Note: I revised this piece in several stages after posting it. For much more on trope and how it works, I recommend Joshua Jacobson’s 965-page book Chanting the Hebrew Bible.

The Trope of Esther

Rembrandt_EstherOn Purim (this Saturday and Sunday) I will be chanting Chapters 7 and 8 of Megillat Esther at a synagogue in Long Island. These are momentous chapters; Esther reveals to King Ahasuerus that Haman intends to destroy her people; at the king’s command, Haman is hanged on the very gallows that he prepared for Mordechai; then Esther entreats the king to reverse all Haman’s letters ordering the destruction of the Jews; the king orders letters to be written in his name, sealed with his ring, and sent out all over the land from India to Ethiopia; his order is executed; Mordechai goes forth in royal apparel; and all the Jews are joyous.

Purim is often known for its costumes and noisemakers, wine, food, and music–and rightly so. But underneath that, something serious is going on: the reading and hearing of the entire Scroll of Esther, at both the evening and the morning services. Every Jew (male and female, young and old) is required to hear the reading of Esther; the catch is that you can’t hear much, because of the noisemakers and general brouhaha. Every time Haman’s name is uttered, people are supposed to drown it out. The noise extends beyond the name. But that makes it all the more exciting to discover the text and melodies. They cry and rejoice below the festivities.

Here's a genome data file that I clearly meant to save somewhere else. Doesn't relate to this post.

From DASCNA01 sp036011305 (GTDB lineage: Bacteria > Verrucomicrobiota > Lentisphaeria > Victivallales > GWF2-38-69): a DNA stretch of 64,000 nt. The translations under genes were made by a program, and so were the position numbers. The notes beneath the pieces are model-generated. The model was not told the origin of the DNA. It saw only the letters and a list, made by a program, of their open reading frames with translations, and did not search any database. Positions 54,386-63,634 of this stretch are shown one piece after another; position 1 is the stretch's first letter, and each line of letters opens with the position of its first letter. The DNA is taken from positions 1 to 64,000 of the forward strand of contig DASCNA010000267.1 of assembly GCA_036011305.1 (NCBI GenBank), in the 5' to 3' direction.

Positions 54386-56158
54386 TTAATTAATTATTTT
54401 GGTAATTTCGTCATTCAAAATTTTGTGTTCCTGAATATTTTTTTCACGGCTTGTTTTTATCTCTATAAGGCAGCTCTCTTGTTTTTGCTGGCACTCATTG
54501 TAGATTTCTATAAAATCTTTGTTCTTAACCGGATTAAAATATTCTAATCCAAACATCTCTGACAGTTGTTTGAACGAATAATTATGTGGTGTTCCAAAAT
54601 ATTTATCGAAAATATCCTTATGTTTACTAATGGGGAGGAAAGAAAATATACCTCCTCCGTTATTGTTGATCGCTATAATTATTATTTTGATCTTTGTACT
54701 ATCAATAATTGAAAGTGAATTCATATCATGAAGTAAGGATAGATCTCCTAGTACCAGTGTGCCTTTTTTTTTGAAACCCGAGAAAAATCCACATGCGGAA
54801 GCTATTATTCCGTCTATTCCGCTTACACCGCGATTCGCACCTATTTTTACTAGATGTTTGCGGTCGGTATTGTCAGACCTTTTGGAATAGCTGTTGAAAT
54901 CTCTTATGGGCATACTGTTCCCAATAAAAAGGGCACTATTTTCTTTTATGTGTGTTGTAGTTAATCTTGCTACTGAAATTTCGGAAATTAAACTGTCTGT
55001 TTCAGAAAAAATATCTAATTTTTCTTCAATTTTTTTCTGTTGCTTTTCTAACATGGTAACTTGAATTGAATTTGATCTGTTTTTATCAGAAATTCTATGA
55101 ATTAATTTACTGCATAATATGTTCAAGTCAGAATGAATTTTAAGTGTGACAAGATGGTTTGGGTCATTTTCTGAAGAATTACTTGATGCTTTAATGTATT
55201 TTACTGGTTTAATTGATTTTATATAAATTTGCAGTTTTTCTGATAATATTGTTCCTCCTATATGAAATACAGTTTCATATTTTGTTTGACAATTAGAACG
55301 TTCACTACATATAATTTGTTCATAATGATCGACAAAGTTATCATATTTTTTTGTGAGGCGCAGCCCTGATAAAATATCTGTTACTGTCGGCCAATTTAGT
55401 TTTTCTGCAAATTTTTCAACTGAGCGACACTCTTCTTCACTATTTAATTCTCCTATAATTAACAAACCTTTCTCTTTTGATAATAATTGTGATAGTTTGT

The Hebrew sacred texts have six distinct trope sets (codified by the tenth century, and probably much older), all with the same basic principles and symbols but distinct melodic phrases. These are: Torah trope, Haftarah trope, High Holiday trope, Esther trope, Festival trope (for the Song of Songs, Ruth, and Ecclesiastes), and Lamentations trope. Trope–the melodic system underlying the art of cantillation–brings out the structure, meaning, and beauty of the text.